Prior authorization: 3 leaders' thoughts 

Seventy-nine percent of medical groups said that payer prior authorization requirements increased in the last year, according to a March poll conducted by the Medical Group Management Association.

Here are three leaders' thoughts on prior authorization:

Vladimir Sinkov, MD. Sinkov Spine Center (Las Vegas): The biggest issue with Medicare is the ever-increasing regulatory and documentation burden. It is getting more difficult and requires more practice resources to stay compliant with all of their regulations, most of which do not actually benefit patient care. For example, the recent development of requiring prior authorization for cervical fusion surgery made it much more difficult to get those operations done in a timely manner.  

Kenneth Nwosu, MD. Spine surgeon at NeoSpine (Burien and Puyallup, Wash.): My biggest industry concern is the ever increasing barriers by payers to provide high value care to our most vulnerable patients in a timely fashion. Over time, it appears that the default decision for procedures needing prior authorization is a denial, as indicated by a rising number of peer-to-peer reviews where the reviewing physician openly states that the ordered surgery should not have been denied. Alternatively, I am seeing more denials where a peer-to-peer review time is dictated by the payer, which is often in conflict with the treating physician's availability. In some instances, there is not an option to partake in a peer-to-peer review following a denial.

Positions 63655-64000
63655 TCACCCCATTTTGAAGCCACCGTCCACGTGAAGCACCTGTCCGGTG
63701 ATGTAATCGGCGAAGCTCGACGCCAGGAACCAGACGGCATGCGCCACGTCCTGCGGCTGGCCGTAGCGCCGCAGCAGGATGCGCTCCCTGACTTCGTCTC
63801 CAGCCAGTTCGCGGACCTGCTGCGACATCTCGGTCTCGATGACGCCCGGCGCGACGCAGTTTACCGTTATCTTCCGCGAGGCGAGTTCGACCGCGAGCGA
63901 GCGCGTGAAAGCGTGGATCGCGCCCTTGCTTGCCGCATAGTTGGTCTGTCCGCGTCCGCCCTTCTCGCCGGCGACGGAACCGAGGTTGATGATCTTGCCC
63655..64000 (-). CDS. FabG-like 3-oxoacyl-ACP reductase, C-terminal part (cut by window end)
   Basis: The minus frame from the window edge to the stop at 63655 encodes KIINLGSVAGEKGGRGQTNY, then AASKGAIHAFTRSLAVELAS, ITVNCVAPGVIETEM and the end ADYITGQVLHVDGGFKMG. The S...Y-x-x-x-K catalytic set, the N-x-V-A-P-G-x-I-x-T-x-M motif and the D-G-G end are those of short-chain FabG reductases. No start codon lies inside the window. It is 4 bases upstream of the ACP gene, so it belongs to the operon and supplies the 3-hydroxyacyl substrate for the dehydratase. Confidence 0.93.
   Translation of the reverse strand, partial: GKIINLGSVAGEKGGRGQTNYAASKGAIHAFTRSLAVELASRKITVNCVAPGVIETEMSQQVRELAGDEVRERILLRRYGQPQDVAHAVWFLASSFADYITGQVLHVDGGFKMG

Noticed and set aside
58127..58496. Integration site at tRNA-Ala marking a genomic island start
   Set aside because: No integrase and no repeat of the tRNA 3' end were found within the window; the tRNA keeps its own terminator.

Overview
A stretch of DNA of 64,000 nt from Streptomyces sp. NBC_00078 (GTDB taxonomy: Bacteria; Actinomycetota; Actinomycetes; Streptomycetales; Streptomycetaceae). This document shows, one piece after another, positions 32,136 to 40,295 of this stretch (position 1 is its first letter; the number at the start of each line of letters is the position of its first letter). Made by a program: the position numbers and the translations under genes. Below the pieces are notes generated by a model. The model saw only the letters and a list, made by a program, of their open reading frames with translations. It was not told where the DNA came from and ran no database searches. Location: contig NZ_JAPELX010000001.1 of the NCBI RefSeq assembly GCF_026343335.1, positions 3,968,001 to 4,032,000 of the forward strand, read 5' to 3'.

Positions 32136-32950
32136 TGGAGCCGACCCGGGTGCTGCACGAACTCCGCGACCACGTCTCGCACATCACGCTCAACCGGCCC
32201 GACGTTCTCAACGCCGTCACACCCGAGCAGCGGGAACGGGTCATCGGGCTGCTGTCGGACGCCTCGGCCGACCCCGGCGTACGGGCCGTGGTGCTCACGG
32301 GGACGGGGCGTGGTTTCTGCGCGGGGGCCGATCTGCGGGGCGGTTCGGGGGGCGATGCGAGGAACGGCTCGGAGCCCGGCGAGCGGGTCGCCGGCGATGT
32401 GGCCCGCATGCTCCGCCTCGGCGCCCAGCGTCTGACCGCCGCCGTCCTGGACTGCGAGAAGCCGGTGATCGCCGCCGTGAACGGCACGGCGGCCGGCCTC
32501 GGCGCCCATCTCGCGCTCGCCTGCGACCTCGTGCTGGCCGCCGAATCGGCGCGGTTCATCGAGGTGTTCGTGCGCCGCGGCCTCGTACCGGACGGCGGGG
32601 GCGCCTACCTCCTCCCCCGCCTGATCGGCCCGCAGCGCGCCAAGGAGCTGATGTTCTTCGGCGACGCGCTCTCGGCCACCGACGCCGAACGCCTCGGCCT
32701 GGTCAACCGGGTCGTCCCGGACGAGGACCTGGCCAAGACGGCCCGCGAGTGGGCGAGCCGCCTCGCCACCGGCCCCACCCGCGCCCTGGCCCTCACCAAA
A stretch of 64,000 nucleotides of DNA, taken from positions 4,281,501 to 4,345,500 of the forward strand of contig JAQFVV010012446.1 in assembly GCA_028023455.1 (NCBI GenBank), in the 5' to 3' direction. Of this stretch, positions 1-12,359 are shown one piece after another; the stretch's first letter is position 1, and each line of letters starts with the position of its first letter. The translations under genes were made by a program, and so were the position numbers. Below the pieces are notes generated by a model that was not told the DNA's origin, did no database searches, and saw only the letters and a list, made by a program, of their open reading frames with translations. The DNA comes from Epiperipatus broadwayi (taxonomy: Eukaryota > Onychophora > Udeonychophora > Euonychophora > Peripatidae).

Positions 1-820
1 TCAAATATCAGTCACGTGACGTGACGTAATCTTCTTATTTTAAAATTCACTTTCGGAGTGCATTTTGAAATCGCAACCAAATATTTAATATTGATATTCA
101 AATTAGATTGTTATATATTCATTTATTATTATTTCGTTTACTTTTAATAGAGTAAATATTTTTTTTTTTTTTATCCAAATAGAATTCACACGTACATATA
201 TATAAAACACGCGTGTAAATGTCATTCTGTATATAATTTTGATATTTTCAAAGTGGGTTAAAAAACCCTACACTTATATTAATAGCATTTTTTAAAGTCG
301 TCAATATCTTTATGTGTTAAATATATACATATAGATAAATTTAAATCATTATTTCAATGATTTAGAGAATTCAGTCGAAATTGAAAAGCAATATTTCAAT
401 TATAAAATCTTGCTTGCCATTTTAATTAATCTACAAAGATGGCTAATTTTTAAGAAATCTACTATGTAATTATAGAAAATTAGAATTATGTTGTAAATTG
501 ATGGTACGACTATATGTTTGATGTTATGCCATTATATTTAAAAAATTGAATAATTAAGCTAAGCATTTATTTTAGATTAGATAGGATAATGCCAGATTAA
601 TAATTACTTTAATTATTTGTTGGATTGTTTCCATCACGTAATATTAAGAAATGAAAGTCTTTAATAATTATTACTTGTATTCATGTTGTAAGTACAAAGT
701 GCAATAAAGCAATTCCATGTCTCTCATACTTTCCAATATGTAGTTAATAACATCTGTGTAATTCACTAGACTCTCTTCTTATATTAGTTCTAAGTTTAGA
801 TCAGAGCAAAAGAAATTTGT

Nick Jain, MD. DISC Sports & Spine Center (Newport Beach, Calif.): While prior authorization for [anterior cervical discectomy and fusion] is an obvious target due to the increased authorization process burden and delay in care, I think the decreasing CMS fee will prove to be the most detrimental recent change to patient care. As reimbursement costs decrease while staffing costs and inflation soar to all-time highs, physicians will be forced to spend less time with patients to make ends meet, resulting in shorter face-to-face visits with an increasingly sicker and older patient population who require our full attention and dedication. This will only lead to the further degradation of the physician-patient relationship and, for that reason, I would eliminate the recent cuts to the CMS fee schedule.

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